In my last post, I discussed the fifth birthday of Apple’s smartphone (the “iPhone”) and discussed how bittersweet the anniversary is when you consider that Apple has won two injunctions against Samsung (one for the Galaxy Tab, the other for the Galaxy Nexus) this week. I think that Apple is wrong to place injunctions against Samsung, regardless of whether or not Samsung stole Apple’s ideas (though I am convinced Samsung did not). Why do I think this? I think Apple is wrong because it is a case of the guilty pointing out another’s guilt.
In Apple’s statement against Samsung, the company said that Samsung’s “blatant copying…is wrong” and claims that Apple needs to preserve its credit for original ideas. This sounds pious, does it not? Who would not want to preserve his or her ideas if he or she felt that they were being threatened or stolen and credited to someone else? The problem with this statement, however, is that Apple sounds “in the right” when the company is guilty of the same thing of which it has accused Samsung.
One victimized group of Apple’s copyright infringement happens to be the company’s own developers. Marco Arment is the developer of Instapaper, one of the apps in Apple’s very own App Store. Instapaper allows you to mark articles that you want to read but do not have time to read in a given moment. If there is an article in a magazine or an Internet blog or magazine that you want to read, just click “read later” and you can click over to the bookmark or article whenever you can. Marco Arment invented this app and developed it as a way to add to the convenience of reading on the go. Apple, however, used the idea as a way to make money; they took Arment’s idea and ran with it. If you own a current iPad (or iPhone) and are reading an article (from Flipboard, for example), you will notice that you can click the square and arrow symbol at the bottom right of the iPad screen and “read later.” This “read later” function is not Apple’s, but is copied and stolen (dare I say it?) from Marco Arment.
While the developer seems to be okay with the integration of his idea into the iOS platform, it is still stealing nonetheless. Apple can notice Samsung’s “blatant copying” of the “shape of the hardware, user interface, and even the packaging,” but seems to blind itself to its own blatant copying of the work of Marco Arment. While the “read later” function is a basic one, so is voice functionality and user interface; if Apple can sue for basic functions, so can Marco Arment. The fact that he has not issued an injunction against Apple and its iOS platform shows an immeasurable amount of undeserved grace. Perhaps Apple should extend this same grace to Samsung.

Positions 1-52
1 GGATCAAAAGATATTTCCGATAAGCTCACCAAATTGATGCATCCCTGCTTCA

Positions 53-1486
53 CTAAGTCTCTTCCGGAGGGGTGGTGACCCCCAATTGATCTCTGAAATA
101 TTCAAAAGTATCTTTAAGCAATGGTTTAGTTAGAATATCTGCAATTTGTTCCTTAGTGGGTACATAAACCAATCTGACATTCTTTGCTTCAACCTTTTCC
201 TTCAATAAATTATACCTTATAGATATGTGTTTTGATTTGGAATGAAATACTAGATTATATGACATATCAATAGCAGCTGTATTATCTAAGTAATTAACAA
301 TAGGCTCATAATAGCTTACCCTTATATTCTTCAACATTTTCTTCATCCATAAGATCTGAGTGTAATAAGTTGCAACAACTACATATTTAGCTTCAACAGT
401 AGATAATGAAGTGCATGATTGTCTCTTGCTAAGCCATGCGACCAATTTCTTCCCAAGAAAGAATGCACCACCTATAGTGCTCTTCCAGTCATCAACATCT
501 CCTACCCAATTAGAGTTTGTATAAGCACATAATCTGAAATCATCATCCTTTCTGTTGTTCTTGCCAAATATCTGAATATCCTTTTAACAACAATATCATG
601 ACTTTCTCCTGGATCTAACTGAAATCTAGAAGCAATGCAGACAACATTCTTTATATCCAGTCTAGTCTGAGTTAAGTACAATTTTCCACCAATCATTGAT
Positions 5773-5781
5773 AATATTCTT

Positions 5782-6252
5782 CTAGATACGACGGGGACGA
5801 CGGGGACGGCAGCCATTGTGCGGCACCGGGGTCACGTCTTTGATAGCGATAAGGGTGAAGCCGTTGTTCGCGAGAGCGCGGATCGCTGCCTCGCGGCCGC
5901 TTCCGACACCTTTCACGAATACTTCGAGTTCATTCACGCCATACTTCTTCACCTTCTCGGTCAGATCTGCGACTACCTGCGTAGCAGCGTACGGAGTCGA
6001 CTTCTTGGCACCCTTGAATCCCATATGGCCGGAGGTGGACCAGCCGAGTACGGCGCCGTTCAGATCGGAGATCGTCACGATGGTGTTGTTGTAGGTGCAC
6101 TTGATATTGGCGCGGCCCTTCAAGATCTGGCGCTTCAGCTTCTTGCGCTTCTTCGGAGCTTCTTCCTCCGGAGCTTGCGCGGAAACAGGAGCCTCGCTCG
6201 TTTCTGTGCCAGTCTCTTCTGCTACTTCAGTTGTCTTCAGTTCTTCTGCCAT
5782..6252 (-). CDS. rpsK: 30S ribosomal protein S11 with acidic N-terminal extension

Apple is guilty of “blatant copying” with other apps as well, such as Notification Center involving LockInfo, Notified, and IntelliScreen. The developer of the app MobileNotifier saw his app integrated into iOS5. Apple hired him some time before WWDC (knowing that his app would become integrated into the new iOS platform). Apple copied his app down to even the very background of his original app. You can view it here. David Ashman, developer of the LockInfo app, responds negatively in a YouTube video when asked about Apple running with his app idea. The MobileNotifier app information can be found in the same article written by Alex Heath, titled “Apple Owes the Jailbreak Community an Apology.” Other apps that have been stolen from the jailbreak community are as follows:
- ICloud was once known as “Evil Penguin’s iBye” app, developed by James Emrich in Cydia.
- Ryan Petrich developed an app known as “rich text”; Apple placed “rich text” into its own iOS5 platform one month after Petrich placed it in Cydia.
- IOS5 camera improvements come from jailbreak tweaks FastSnap and CameraButtons.
- WifiSync is a “blatant copying” (Apple’s words about Samsung) of Greg Hughes’ app called by the same name. Apple also stole Hughes’ logo as well. Imagine the look on his face as he watched WWDC 2011 and saw that Apple had stolen his idea.
- Photo App improvements are “blatantly copied” from PhotoAlbums+, a Cydia app.
- IOS5’s “Personal Hotspot” feature is “blatantly copied” from Cydia apps “MyWi” and “PdaNet.”
The case of Greg Hughes is an interesting one. At the time he submitted his app “WifiSync” to Apple, Hughes was a United Kingdom college student. This is what the Huffington Post tells about Hughes’ tragic ordeal:
“Hughes [wifisync app] was rejected from the store [App Store], but not with a standard form email. Instead, an Apple rep personally called him to let him know that the app did not meet certain security standards and would not be allowed in. He also asked that Hughes send along a resume” (http://www.huffingtonpost.com/2011/06/09/apple-wi-fi-sync_n_873960.html).
The fact that an Apple representative called Hughes (as opposed to a traditional rejection email) leaves room for questions. The fact that Greg was also asked about his resume is another important clue that we cannot overlook. The representative was saying indirectly that Hughes was smart enough to work for Apple, that he had a good app, and that the company wanted his idea as its own. Even if it did not violate security standards, the app had promise—Apple never asks individuals to submit resumes if they do not value the individual’s talent and work.
After all of the charges against Apple (for which Apple is guilty), how can the company turn around in such a hypocritical manner and place an injunction on Samsung’s products? How is Apple any different than Samsung? Jailbreaking strides in Apple’s innovation provide one reason why you should perform an iPhone 3GS jailbreak sometime soon.